The London Sustainable Development Commission’s fourth Quality of Life Indicators report was launched at City Hall on 30th January 2013. The report provides a snapshot of London’s quality of life and identifies the sustainability issues London faces. The indicator set encompasses 33 headline indicators across the environmental, social and economic spheres. It provides baseline data that will inform the Commission’s future work programme and advice to the Mayor.
The LSDC produced the first Quality of Life Indicators Report in 2004 and subsequent reports were produced in 2005 and 2009. The previous reports can be found on the LSC's website.
This GLA Intelligence Unit presents figures from the 2011 census on the main language of Londoners. Finds that: 22.1 per cent of Londoners list a language other than English as their main language; 41.6 per cent of non-English speakers in England and Wales live in London; Polish is the main language of 147,800 Londoners and the most-spoken non-English main language in London; Bengali is the most spoken Asian language in London, while Somali is the most spoken African language; 41.4 per cent of Newham residents report a language other than English as their main language, in contrast with just 4.6 per cent of Havering residents; and nine of the top ten most linguistically diverse local authorities in England and Wales are in London.
Healthwatch Islington will be launched on 23 March 2013 at Resource For London, Holloway Road, N7 6PA at an event lasting from 10am - 2pm. This is the successor to Islington LINK.
Healthwatch is set to improve health and social care in the borough and will become the main voice for members of the community and the voluntary sector.
They are expecting a lively debate on the day with key health and social care professionals and a range of stall holders for people who would like information on health, social care, children’s services, welfare rights, healthy eating and affordable warmth. There will also be invited face painters for the children. All this will be followed by lunch and an opportunity to meet other people.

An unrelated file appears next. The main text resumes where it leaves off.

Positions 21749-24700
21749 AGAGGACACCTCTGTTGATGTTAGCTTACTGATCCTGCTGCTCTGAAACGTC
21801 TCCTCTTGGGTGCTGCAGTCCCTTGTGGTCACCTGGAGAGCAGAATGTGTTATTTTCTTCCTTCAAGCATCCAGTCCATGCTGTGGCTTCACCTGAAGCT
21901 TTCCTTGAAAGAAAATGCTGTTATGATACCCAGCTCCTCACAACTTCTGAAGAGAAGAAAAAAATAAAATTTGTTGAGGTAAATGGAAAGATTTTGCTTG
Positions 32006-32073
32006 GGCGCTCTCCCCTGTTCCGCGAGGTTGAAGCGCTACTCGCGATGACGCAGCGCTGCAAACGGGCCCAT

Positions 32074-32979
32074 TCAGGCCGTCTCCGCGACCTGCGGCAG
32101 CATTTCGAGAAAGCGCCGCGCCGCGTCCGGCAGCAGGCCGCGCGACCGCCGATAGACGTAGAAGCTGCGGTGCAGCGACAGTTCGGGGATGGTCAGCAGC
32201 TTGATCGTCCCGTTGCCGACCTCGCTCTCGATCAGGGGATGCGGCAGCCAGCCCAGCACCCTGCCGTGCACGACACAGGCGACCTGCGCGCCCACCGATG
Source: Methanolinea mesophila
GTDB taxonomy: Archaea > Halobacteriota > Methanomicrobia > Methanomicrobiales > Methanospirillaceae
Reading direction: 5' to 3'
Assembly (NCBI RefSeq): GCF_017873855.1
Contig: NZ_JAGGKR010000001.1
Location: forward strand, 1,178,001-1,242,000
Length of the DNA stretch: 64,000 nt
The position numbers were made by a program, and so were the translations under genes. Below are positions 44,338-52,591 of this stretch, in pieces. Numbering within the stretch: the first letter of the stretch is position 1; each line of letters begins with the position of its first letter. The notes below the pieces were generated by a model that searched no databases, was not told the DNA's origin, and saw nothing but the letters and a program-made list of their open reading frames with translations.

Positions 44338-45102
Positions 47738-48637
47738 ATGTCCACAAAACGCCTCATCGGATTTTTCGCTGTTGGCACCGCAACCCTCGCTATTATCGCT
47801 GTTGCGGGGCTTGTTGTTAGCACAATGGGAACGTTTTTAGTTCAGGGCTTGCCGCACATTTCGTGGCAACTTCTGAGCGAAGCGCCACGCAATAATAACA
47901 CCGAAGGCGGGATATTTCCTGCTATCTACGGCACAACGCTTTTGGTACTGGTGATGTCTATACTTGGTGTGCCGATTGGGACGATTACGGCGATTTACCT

To book a place or for further information, please contact Sarah Lee at VAI or Emma Whitby firstname.lastname@example.org or call on 020 7832 5800.
This short GLA intelligence report presents statistics on the wealth gap between the richest and poorest people in London. Notes that in Britain, households in the richest ten per cent of the population have at least £967,000 total wealth, of which 12.5 per cent of these households are in London, second only to the south east of England with 15.5 per cent. Highlights that: there is a significant gap between the rich and poor in London, both in terms of their wealth and income; property ownership rates are lower for Londoners than elsewhere, however the net property wealth is higher; and the top tenth of London’s population in terms of income have a weekly income of over £1,000 after housing costs, while the lowest tenth have an income of under £94 each week. Suggests that the gap between the richest and poorest is growing, with the difference between the average income of the second highest and second lowest tenths of the population growing by around 14 per cent more than the rate of inflation since 2003.